Conversely, I expect Melbourne to continue underperforming compared to other major cities. Having thought deeply about it, my best guess is that the primary reasons for Melbourne’s underperformance could be attributed to concerns with the Victorian government. This concern stems from its tendency to implement new regulations without prior consultation. Additionally, there’s a suspicion among property investors that the state’s burgeoning debt may lead to increased property taxes, such as land tax and stamp duty.
What needs to happen for prices to rise strongly in 2024?
There are two potential scenarios that could lead to stronger-than-anticipated property price growth in 2024.
Firstly, if the RBA decides to cut interest rates earlier than expected. This might occur if the RBA becomes concerned that it has pushed rates too high and wants to cut to avoid pushing the economy into a recession. In such a case, property investors might interpret this as a signal that borrowing costs are set to decrease, making property investment more affordable.
Secondly, an easing of borrowing rules by banks or banking regulator could also stimulate the property market. This might involve actions such as reducing the benchmark interest rate, eliminating interest rate premiums charged on investment loans and relaxing policies related to interest-only loans.
Although these two scenarios are plausible, I consider them unlikely.
Longer term returns are a lot more important
Property is a long-term investment because you must hold it for 2 to 3 decades to benefit from the power of compounding capital growth, as depicted in this chart. Consequently, investors should prioritise decade-long projections over short-term commentary.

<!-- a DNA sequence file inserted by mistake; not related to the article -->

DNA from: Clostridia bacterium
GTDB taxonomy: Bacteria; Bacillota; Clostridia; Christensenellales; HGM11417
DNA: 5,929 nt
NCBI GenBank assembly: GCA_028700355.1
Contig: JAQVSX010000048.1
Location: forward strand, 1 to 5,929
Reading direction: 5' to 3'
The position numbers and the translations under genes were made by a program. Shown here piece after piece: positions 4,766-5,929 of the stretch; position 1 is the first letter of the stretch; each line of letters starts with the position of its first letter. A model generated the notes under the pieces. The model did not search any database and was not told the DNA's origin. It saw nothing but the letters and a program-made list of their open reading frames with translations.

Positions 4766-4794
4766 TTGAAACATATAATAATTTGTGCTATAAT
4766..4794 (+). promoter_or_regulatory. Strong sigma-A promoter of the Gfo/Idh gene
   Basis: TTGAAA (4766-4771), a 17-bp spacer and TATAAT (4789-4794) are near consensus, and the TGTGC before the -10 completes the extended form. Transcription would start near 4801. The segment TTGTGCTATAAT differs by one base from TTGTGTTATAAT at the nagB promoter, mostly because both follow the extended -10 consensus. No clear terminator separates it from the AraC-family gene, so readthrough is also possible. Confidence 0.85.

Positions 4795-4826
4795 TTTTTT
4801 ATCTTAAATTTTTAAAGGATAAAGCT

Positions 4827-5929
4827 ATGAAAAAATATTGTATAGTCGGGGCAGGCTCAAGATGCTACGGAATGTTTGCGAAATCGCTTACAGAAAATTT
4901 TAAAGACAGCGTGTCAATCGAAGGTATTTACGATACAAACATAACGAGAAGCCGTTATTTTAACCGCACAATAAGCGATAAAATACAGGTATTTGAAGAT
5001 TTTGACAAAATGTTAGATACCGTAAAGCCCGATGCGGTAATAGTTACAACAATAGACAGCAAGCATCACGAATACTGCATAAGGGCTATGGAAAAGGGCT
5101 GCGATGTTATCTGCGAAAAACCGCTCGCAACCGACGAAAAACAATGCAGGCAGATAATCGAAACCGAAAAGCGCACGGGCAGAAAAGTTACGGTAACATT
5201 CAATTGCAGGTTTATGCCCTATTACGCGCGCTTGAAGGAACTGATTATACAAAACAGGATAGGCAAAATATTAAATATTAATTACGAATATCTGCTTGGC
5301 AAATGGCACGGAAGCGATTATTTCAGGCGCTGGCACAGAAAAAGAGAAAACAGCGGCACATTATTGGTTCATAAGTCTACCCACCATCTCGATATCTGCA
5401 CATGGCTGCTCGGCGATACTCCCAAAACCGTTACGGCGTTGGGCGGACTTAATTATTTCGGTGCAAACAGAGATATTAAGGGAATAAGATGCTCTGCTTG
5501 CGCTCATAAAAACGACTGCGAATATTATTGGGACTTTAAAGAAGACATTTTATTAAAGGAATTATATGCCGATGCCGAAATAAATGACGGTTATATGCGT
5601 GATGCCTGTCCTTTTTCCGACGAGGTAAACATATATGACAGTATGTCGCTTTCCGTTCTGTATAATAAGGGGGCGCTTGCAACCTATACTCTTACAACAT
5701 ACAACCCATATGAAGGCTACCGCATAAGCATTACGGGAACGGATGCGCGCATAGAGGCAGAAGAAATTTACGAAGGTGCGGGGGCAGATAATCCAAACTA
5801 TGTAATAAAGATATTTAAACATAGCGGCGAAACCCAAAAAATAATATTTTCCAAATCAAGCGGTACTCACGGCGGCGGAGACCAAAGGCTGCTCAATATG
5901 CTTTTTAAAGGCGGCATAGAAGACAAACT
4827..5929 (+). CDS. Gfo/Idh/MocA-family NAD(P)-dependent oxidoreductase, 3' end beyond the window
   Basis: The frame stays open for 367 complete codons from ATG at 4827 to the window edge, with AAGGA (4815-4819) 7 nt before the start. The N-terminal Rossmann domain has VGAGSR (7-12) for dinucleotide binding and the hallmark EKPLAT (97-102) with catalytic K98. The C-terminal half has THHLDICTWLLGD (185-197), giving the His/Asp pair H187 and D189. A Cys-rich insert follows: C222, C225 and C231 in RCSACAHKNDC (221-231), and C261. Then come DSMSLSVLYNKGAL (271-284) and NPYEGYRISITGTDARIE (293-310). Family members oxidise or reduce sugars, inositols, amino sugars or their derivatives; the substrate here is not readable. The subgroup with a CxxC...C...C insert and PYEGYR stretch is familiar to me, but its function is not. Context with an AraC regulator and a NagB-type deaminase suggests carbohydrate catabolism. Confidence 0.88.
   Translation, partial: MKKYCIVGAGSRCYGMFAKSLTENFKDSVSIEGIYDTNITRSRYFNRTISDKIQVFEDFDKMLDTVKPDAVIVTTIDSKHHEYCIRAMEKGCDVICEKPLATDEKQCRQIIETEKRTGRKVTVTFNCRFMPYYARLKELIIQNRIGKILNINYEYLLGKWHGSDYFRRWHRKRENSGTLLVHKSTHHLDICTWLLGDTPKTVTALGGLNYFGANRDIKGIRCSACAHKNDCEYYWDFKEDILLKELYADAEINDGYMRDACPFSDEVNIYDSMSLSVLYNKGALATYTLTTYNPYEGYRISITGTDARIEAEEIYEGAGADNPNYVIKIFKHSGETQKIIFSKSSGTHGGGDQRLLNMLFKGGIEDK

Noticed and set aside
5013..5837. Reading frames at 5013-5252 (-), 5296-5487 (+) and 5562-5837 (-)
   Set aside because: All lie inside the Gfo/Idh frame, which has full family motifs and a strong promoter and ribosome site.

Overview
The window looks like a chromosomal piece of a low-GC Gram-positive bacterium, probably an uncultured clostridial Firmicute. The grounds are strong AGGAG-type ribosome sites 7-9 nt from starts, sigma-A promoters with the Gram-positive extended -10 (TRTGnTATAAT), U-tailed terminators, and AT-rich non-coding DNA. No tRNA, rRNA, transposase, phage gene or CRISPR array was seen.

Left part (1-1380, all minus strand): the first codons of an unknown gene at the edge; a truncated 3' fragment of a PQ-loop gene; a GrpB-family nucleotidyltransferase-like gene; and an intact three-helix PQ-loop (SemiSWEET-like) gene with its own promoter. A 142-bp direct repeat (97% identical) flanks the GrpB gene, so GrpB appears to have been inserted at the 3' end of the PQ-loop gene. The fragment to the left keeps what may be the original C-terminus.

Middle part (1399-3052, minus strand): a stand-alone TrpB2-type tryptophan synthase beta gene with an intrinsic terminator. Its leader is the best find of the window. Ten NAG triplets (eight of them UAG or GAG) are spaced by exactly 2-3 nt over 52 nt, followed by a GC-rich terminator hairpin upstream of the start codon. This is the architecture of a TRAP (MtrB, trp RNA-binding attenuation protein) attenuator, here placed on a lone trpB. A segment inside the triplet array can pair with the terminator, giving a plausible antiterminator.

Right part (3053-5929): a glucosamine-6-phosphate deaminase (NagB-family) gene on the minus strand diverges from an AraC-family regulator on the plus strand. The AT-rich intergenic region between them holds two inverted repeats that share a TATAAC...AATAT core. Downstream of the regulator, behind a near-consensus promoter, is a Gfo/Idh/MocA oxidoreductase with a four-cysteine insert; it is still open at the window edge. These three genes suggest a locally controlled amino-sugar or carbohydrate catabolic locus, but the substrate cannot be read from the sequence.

The reality is that Australia’s long-term property market fundamentals are very robust. I emphasised this perspective last year, predicting that the median house price in Melbourne is likely to surpass $2 million by 2032. The strength of our economy and robust population growth contribute significantly to this positive outlook.
This is a good market to buy in IF you can find the right asset
The most straightforward time to purchase property is in a stable and balanced market, where determining a property’s intrinsic value is more straightforward due to relatively stable prices. Additionally, in a buoyant market, there is a lot more buyer competition. Therefore, I believe that 2024 will be a favourable year to buy property. The main obstacle, however, will be the availability of suitable properties that align with your criteria, given the expected scarcity of discretionary vendors.
The Australian’s Money Puzzle Podcast
Stuart joined editor, James Kirby on The Australian newspaper’s Money Puzzle podcast on 16 January 2024 to discuss our outlook for the property market in 2024.